Xiao, J., Sun-Lin, H.-Z. and Cheng, H.-C. (2019), "A framework of online-merge-offline (OMO) classroom for open education: A preliminary study", Asian Association of Open Universities Journal, Vol. 14 No. 2, pp. 134-146. https://doi.org/10.1108/AAOUJ-08-2019-0033

Publisher

:

Emerald Publishing Limited

Copyright © 2019, Jun Xiao, Hong-Zheng Sun-Lin and Hsu-Chen Cheng

License

Published in Asian Association of Open Universities Journal. Published by Emerald Publishing Limited. This article is published under the Creative Commons Attribution (CC BY 4.0) licence. Anyone may reproduce, distribute, translate and create derivative works of this article (for both commercial and non-commercial purposes), subject to full attribution to the original publication and authors. The full terms of this licence may be seen at http://creativecommons.org/licences/by/4.0/legalcode


Introduction

Since the late 1990s, many countries increased their investments in technologies for educational purposes, with the assumption that use of technology in schools could enhance teaching achievement and facilitate learners’ outcomes (Huang et al., 2010; Yang et al., 2018). However, some researchers found that most applications of technologies remained “on the surface” that would not effectively support teaching and learning in most classrooms (Cuban, 2009; JISC, 2009). According to a report published by Organization for Economic Co-operation and Development (OECD, 2015), without appropriate instructional design, investing heavily in school computers and classroom technology, including hardware and software, could not effectively improve learners’ performance.

More and more educators begin to perceive that the core business of schools is to provide students with a learning environment that is open, respectful, caring and safe (OECD, 2006, 2015). In open learning environment, learning activity is a context-dependent exercise that is invariably grounded in the situation, environment and culture. In this kind of culture, new knowledge is realised, acquired and used appropriately (Kasvio, 2011; Zhang et al., 2016). The development of virtual (online) and physical (offline) learning environment has allowed learners at all levels of schooling to access to global communications and various resources. In this case, the combination of online and offline (OnO) features could be regarded as OnO modes.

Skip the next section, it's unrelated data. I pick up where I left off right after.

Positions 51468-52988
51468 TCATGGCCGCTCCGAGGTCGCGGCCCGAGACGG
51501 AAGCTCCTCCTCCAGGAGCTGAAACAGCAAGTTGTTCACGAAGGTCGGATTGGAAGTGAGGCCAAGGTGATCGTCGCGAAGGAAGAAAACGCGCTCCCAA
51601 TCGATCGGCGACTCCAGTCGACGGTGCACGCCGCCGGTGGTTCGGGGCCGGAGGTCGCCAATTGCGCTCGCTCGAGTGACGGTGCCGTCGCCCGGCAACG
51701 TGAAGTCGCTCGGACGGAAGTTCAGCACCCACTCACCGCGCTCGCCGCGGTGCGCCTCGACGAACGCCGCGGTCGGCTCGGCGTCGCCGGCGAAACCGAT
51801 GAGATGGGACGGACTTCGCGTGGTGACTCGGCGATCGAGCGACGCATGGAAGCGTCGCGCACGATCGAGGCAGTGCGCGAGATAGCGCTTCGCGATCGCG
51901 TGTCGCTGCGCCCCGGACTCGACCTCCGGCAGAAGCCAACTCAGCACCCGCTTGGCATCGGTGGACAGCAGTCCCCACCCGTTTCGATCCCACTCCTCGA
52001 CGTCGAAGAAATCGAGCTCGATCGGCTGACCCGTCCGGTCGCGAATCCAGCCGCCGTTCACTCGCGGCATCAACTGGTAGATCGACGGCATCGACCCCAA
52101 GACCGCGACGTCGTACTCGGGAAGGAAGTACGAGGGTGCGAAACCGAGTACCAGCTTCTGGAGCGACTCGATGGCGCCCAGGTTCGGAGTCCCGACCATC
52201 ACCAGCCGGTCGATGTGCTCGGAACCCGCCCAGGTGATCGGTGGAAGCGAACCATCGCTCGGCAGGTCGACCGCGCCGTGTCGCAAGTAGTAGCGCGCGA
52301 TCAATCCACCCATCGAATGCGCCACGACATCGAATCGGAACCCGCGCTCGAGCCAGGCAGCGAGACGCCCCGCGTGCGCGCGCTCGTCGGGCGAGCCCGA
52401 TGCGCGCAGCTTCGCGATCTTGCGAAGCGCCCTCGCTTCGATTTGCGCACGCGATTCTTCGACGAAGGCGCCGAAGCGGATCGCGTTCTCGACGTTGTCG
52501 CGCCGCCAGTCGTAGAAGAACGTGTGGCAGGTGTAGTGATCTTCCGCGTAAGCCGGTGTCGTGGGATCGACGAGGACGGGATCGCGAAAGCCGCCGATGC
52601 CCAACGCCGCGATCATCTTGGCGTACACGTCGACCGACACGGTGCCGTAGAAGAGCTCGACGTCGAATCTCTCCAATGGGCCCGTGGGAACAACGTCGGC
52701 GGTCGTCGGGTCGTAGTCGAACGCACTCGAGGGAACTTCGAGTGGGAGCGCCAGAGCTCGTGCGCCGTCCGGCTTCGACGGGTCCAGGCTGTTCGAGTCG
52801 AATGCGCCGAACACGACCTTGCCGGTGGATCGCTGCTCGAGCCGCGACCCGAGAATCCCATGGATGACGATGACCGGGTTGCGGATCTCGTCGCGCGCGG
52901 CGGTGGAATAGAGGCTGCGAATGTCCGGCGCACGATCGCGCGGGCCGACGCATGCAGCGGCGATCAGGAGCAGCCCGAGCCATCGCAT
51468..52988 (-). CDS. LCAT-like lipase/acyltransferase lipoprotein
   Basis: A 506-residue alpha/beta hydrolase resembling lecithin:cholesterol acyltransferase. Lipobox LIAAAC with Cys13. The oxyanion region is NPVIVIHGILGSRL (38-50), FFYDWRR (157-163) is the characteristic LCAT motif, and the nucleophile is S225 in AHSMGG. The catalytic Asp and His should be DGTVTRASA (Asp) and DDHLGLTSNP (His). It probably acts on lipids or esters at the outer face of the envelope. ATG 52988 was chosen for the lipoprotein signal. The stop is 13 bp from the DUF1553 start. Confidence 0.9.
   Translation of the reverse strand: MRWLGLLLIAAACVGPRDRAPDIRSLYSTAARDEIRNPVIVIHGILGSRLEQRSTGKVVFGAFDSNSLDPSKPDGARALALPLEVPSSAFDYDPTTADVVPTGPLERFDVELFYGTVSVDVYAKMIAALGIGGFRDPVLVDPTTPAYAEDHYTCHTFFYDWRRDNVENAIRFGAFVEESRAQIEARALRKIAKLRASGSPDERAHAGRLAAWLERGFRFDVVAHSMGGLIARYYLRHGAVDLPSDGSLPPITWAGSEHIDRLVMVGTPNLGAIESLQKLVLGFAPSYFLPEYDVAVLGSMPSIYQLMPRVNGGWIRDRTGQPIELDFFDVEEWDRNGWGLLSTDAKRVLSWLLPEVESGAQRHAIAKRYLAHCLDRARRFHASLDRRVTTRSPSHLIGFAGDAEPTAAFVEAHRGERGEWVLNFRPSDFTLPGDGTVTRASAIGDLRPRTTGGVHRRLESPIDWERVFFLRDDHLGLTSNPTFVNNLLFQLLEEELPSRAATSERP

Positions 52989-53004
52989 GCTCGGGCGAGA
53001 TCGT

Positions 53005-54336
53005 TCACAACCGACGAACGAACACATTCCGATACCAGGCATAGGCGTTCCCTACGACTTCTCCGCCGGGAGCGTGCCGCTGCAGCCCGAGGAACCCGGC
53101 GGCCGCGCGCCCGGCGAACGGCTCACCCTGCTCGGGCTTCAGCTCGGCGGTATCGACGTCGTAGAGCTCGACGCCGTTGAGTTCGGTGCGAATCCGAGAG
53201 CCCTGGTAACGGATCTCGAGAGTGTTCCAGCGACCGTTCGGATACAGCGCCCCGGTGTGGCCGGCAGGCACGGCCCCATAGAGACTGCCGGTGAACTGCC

However, that is not enough or supportable for open education in modern society – which is responding to the latest evolution of the internet, the so-called Web 2.0. A learning environment of open education in the context of Web 2.0 is not only an OnO platform that expands access to all sorts of resources from offline to online (and vice versa) but also an interactive environment blurring the boundary between producers (e.g. traditional teachers) and consumers (e.g. traditional students) of content (Seely and Adler, 2008). Therefore, the school environments should be more open, adaptable and flexible for teachers and students (Yang et al., 2018; Zhang et al., 2016; Zhu, 2016). Design of school and classroom is not just a concept of architect, it can and should also care about students’ learning needs, teachers’ practical necessities and expectations of communities (OECD, 2015). The key issues of constructing appropriate learning environment are not only tech-rich or tech-enabled classrooms, but also learners’ OnO access to necessary digital resources, receive relative learning guidance and suggestions at the right time, and interact with teachers and peers anytime anywhere.